Should you stretch before a workout?
When you’re healthy, yes. Stretching reduces the risk of injury, increases range of motion and decreases stiffness in muscles, and it’s an important way to help athletes stay healthy through a rigorous training schedule, according to the Mayo Clinic.
The Mayo Clinic emphasizes using proper technique to maximize these stretches, making sure that you focus on major muscle groups and balance the stretches on both sides of your body.
“Tight muscles can cause undue strain on the neighboring joints during normal daily function, or they themselves can become injured," Sasha Cyrelson, clinical director at Professional Physical Therapy, told SELF.
“We need to take an active role in maintaining and improving the length of our muscles so we can continue to enjoy our abilities without pain."
Stretching is part of the proper warmup that gets the body ready to work out to full potential. Studies show that dynamic stretching such as arm circles, high knees or yoga is a better fit as a warmup to go along with cardio such as running or rowing. These stretching activities, rather than static stretching, mirror more of what you will do in an actual workout.
But static stretching has its place. More research shows that static stretching is best for after a workout. If done before, it actually might make you feel weaker while working out. Static stretches are ideal after a workout to improve flexibility.
Sport-specific stretches are also encouraged. Such stretches focus on the muscles most prone to injury in the sport, such as hamstrings for soccer or shoulder for baseball.
There are a few stretches that every athlete should utilize:
Lunges: Work hips, hamstrings, glutes and muscles on the insides of the thighs (adductor).
High knees: A dynamic stretch that utilizes quads, glutes and calves.
Arm circles: Another dynamic stretch that works shoulders, biceps and triceps.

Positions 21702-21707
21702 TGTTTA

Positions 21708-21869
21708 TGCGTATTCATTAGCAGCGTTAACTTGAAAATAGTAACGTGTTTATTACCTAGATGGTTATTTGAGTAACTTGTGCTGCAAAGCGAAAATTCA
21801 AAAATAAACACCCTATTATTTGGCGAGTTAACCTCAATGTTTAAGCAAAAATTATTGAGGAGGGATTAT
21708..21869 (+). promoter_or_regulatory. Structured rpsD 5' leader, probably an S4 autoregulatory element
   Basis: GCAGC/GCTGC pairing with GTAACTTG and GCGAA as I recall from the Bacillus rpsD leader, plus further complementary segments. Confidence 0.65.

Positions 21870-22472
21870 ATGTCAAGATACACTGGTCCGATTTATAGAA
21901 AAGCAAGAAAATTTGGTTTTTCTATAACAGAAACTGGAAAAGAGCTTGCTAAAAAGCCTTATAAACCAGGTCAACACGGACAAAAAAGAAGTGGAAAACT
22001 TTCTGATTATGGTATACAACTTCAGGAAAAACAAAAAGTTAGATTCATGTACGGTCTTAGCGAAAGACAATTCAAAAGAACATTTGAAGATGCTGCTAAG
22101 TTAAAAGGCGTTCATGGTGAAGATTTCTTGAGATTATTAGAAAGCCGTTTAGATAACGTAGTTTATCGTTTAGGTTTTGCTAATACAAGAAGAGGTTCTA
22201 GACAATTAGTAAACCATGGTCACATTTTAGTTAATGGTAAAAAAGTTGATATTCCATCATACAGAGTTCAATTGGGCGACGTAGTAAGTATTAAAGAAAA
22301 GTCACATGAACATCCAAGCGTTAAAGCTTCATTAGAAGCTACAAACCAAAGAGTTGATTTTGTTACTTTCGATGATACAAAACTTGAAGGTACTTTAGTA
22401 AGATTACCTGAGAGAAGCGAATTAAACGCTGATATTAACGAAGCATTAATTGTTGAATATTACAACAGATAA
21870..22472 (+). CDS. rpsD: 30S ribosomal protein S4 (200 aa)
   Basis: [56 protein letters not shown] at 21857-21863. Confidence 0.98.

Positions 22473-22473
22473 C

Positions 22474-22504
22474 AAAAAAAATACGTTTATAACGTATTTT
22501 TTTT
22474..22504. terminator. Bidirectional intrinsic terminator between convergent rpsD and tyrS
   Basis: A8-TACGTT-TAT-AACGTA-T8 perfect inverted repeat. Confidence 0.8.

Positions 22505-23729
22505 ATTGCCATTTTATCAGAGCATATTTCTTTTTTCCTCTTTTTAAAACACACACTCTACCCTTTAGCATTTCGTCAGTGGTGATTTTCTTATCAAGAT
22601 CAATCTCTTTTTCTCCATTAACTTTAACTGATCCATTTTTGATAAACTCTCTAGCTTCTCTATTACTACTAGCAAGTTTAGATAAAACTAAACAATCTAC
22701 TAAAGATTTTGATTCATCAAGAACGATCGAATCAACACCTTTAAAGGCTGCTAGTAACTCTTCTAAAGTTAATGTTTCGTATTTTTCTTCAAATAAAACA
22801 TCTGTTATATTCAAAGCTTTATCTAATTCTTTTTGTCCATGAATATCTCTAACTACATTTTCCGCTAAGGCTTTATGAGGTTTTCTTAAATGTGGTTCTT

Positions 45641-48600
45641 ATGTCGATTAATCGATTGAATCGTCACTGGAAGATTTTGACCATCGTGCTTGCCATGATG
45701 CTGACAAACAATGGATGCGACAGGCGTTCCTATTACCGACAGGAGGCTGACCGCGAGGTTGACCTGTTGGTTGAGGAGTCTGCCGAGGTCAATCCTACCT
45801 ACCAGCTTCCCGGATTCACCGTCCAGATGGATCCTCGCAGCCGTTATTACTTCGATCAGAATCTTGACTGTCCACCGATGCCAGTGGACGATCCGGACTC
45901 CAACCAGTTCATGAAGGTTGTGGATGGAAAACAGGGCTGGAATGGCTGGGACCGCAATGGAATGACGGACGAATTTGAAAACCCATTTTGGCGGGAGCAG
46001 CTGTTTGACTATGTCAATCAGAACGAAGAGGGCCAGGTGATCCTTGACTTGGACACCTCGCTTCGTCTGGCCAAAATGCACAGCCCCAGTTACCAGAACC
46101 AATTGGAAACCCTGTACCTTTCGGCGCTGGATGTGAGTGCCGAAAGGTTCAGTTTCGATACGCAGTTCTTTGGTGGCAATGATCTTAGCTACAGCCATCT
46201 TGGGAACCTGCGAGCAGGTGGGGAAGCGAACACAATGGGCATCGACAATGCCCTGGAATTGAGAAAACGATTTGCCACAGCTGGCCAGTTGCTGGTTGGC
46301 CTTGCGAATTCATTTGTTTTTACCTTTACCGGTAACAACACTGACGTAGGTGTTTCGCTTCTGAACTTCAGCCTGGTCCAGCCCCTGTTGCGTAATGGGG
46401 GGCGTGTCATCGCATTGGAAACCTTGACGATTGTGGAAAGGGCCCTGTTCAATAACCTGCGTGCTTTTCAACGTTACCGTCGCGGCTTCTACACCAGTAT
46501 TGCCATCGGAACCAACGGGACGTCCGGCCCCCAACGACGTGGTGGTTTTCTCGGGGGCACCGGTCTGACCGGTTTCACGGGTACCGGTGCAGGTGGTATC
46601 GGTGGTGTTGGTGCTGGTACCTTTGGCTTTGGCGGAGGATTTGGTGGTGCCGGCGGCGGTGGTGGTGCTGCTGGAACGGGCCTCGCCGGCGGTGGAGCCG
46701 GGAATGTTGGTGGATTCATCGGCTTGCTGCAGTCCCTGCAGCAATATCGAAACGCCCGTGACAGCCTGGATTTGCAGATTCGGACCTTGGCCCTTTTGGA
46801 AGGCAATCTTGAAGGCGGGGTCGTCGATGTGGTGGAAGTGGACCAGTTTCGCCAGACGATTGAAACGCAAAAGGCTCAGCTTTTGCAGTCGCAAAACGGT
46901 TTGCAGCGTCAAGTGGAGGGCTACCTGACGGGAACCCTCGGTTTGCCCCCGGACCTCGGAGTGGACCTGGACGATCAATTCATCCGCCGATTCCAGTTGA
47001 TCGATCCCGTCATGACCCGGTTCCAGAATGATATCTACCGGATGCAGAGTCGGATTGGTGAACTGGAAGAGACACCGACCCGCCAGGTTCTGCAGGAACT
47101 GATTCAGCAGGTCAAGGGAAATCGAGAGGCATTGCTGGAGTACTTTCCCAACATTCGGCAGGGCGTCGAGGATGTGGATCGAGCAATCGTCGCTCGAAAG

Iron cross stretch: Stretches out the lower back and hips.
A study conducted published by the European Journal of Sports Science looked at how sessions of stretching affected range of movement and stiffness in the muscles and tendons, measuring range of motion (RoM), passive resistive torque (PRT) and maximum voluntary contraction (MVC).
The study randomly tested 14 subjects on four different days, with three varying intervals of rest (no rest, five minutes, 10 minutes) after a static stretching session or a control session. The results confirmed the increase in RoM and a decrease in MVC from the test group to the control group, plus a decrease in PRT and muscle stiffness.
Stretching is also a method of de-stressing. Dean Ornish, founder of Preventive Research Institute in California, says the two relate closely to each other.
“As you know, your mind affects your body and your body affects your mind,” he told WebMD. “During times of emotional stress, the muscles in your body contract. This is an adaptive response to acute stress, as it fortifies your ‘body armor’ so that in times of danger, if you get hit, for example, your muscles help to protect you.”
“However, in times of chronic stress, these same mechanisms that have evolved to protect us can create problems – chronically tensed muscles, especially those in the back and neck, predispose to chronic pain or injury. Thus, stress management techniques can help prevent this. Also, gentle stretching of chronically tensed muscles provide relaxation to the mind as well as the body.”
TJ Mathewson is a senior sports journalism student at Arizona State University